Natural organic matter (NOM) in water influences ecosystems in natural water environmental and water quality in urban water supply systems. NOM abundance and characteristics are influences by the local ecosystems and climate. Thus, future global warming may alter the abundance and characteristics of NOM in water sources. “The IWA Specialist Conferences on NOM in water” has been held six times in the past, and provided opportunities for the scientists, engineering and practitioners to acquire the latest knowledge and technical development on NOM science. Since IWA has provided support through its endorsement to the past IWA NOM conferences, those events attracted many researchers from around the world. The successful organization of the past IWA NOM conferences has extended high reputation of IWA as an academic and professional organization around the world. The 7th NOM Specialist conference will also provide an outstanding opportunity for the researchers from around the world to present their latest research outcomes and to discuss future trends on NOM research. We believe IWA’s endorsement will make it certain that the 7th NOM Specialist Conference will be successfully advance the science on NOM in water and will attract many scientist to participate in this conference.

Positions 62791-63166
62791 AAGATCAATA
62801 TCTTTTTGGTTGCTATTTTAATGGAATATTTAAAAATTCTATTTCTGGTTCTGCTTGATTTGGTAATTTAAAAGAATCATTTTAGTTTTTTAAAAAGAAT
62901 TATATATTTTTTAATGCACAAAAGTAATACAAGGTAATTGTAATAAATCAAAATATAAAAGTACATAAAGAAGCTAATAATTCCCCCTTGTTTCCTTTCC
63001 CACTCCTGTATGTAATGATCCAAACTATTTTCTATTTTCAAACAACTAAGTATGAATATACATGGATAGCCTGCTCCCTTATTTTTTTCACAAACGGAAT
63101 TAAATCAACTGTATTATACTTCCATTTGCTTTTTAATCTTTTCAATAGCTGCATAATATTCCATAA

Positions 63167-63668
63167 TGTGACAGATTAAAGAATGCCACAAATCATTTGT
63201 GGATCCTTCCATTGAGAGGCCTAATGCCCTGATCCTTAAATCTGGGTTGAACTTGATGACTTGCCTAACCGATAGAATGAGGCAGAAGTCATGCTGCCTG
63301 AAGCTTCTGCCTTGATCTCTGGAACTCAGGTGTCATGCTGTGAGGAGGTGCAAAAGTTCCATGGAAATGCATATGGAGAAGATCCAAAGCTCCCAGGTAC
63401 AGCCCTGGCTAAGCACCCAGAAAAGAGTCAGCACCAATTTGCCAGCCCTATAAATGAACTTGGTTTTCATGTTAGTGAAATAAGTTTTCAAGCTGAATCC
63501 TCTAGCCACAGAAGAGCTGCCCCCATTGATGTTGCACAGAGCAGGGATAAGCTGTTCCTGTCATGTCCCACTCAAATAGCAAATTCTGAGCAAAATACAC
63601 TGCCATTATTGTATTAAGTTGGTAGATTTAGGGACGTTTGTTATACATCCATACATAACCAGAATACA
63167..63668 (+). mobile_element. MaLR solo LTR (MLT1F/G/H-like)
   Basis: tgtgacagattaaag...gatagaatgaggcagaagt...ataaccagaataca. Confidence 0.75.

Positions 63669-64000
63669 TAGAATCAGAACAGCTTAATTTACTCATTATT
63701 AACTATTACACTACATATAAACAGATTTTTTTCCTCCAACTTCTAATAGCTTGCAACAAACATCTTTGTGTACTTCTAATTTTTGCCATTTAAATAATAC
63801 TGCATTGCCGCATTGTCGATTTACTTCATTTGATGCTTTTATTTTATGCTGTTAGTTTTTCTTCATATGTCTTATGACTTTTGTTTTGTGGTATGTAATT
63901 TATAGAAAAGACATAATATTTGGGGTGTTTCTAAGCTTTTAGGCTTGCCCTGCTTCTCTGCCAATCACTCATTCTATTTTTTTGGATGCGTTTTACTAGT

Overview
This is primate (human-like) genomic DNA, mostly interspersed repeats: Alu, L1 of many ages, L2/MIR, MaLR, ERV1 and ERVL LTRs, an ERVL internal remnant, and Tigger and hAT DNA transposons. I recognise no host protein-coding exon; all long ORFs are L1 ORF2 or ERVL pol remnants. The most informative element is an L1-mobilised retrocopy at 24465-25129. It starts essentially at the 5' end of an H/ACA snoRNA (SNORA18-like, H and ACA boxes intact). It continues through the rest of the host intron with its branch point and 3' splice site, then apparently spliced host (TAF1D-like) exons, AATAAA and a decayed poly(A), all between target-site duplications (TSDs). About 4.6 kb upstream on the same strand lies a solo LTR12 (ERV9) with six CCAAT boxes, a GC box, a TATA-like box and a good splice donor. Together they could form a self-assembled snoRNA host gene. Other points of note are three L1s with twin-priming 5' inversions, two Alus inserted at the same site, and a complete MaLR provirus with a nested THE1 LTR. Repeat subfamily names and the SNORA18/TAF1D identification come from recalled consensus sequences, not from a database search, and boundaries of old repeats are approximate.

- Climate change and NOM in aquatic environment.
- Innovations in characterization, measurement and monitoring of NOM.
- Dynamics and impacts of NOM in water, wastewater, or recycling treatment processes.
- NOM as disinfection by-product precursors.
- Role of NOM in desalination processes.
- Innovative NOM removal processes in drinking water treatment.
- NOM in water supply systems (water treatment processes, biofilms, chemical or microbial processes, corrosion, distribution system and process control).
- Land-use and catchment management strategies for reducing NOM in raw waters.
- NOM quantity and quality- trends, processes and modeling.
- Impact of NOM on interaction and mobility of synthetic compounds: reactivity, analysis, treatment and managing persistent organic pollutants.